When it comes to writing, the biggest challenge is often getting started. Well, perhaps no more. Instead of staring at a blank Word document, or an empty piece of paper, we can now open an AI writing tool.

I did this myself when formulating this article – as an experiment. I asked ChatGPT for 600 words on whether AI means communicators still need to be able to write, and within seconds, I had a full piece in front of me. And not a bad one either.

You will be glad to know that ChatGPT’s answer was a “resounding yes”; communicators still need to be able to write. So, communication professionals, don’t pack away your keyboards and pens just yet.

 

A good way to get started

As my experiment demonstrated, AI writing tools can be a fantastic way to start writing content. Whether it be a blog, an article, or an email, AI gives comms professionals a template from which to work. This not only saves time but alleviates the all-too-familiar writer’s block – which we know ranks high among your writing challenges.

The support doesn’t stop there. Tools like ChatGPT can edit, summarise and condense written pieces – and generate secondary content from the original copy. AI can also be a valuable second pair of eyes on your writing, spotting grammatical and spelling mistakes and making suggestions to improve clarity. Beyond that, it can support your SEO strategy, translate copy for different audiences and test the clarity of messages.

What’s not to like about all of that?

Well, AI has its drawbacks.

 

AI isn’t secure

As you’ll likely have heard from your legal team, AI can’t be trusted with sensitive and confidential company data. There’s a limit to what you can input into an AI tool, and as such, a limit to what you will get out of it.

 

AI isn’t as creative as us

For comms professionals, creativity is often the goal – as well as a challenge. And while an AI writing tool can be great for inspiration, we need to be aware of its creative limitations.

Pulling on existing data and information, AI writing tools produce text that is far from original. You might find it generating the very jargon and cliches you’ve been encouraged to omit from your writing. That’s why the human touch is so important.

 

AI isn’t always accurate

Like us humans, AI also makes mistakes – and reports of information inaccuracies are widespread. This is why it can’t be used blindly – and human judgement is essential. This is especially important when using grammar checkers, which can suggest changes that completely alter the meaning of the text and make little sense in the context.

 

AI doesn’t know your business – and your audience – like you do

We shouldn’t be too hard on AI tools. Unlike you, the AI tool you select from the top of your Google search doesn’t know your business – and the people in it – as you do. It doesn’t have the same level of context. And herein lie its substantial limitations.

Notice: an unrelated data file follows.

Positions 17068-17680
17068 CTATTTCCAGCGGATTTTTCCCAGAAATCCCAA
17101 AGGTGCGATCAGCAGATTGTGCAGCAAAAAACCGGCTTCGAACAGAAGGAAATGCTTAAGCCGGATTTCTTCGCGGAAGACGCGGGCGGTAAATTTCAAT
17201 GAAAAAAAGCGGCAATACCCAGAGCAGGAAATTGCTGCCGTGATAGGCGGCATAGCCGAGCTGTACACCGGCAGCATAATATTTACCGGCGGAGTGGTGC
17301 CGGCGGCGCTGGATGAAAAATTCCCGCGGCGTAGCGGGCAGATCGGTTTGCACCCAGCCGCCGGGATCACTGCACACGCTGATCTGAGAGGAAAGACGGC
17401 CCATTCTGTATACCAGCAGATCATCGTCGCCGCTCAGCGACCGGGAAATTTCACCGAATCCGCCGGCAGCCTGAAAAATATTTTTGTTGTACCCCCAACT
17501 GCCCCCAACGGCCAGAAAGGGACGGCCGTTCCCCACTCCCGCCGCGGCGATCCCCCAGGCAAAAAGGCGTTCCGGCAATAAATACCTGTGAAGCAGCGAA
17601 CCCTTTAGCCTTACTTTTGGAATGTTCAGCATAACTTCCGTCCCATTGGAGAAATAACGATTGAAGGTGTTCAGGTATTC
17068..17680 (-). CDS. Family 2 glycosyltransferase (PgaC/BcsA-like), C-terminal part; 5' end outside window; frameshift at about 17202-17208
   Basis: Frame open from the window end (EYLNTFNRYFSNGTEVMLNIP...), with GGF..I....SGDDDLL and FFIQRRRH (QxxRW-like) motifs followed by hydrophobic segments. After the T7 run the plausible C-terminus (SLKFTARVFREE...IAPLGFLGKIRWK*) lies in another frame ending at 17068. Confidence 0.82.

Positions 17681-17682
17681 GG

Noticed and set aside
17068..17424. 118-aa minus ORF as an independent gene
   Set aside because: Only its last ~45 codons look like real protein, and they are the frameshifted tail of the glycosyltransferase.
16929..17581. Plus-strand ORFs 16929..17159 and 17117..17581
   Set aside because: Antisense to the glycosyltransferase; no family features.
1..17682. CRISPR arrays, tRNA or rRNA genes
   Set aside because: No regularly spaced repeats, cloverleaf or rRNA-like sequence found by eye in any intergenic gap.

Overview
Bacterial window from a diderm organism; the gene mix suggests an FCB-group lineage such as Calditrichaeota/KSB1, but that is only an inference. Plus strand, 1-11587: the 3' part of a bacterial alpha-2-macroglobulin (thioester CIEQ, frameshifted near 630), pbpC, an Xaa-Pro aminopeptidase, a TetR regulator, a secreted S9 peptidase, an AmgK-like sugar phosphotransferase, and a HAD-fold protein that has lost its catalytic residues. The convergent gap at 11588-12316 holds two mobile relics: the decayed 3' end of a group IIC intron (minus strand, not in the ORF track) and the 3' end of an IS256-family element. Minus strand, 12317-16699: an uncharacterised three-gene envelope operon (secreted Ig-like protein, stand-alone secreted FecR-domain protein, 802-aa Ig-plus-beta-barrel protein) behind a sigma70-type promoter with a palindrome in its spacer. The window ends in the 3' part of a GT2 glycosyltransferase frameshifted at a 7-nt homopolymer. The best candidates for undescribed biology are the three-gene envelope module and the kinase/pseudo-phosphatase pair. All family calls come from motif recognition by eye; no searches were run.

As comms people, you know better than anyone how personal communication is. When disseminating messages, it is often more about how things are said than what is said. Tone, style, emotion and context are critical to comms writing, and this cannot be delivered solely by AI.

Think back to the last important email or sensitive memo your team dedicated time to crafting. Would AI have been able to capture the nuance and human aspect in the same way? Probably not.

Again, it comes down to using human judgement to ascertain when AI writing tools are appropriate to get you started – or give you a steer – and when they simply won’t make the cut.

 

Making efficient use of AI takes skill

As we shared in a previous post about GenAI, we know that AI tools are making life easier for comms professionals – by saving time and speeding up tasks – especially with writing. But AI has deep limitations when it comes to creativity, accuracy and context. Unlike the comms writer, it doesn’t have extensive knowledge about your business and the people in it.

AI is a valuable tool to support your writing – and should be regarded as such. But AI writing software cannot yet replace the writer – and the style, emotion and insight that each comms professional brings. Instead of rendering writing obsolete, AI magnifies the need for communicators to have good writing and editing skills. Ultimately, AI can’t be successfully utilised if the writer deploying it doesn’t have a discerning eye and creative ability.


Want to help your comms team make the most of AI?

We know you want to ensure your comms team is using AI effectively – and safely. That’s why we’ve updated our communications writing course with a dedicated focus on harnessing AI for content creation. Using practical examples and stories from within your organisation, across two modules, our hybrid training course can help your comms team to:

  • Examine when and where to use AI.
  • Evaluate the accuracy, reliability and credibility of AI outputs.
  • Rethink the editing process to optimise effort and outcomes using AI.

Request the full training agenda to see how our writing course can help your comms team strengthen their writing skills and harness AI.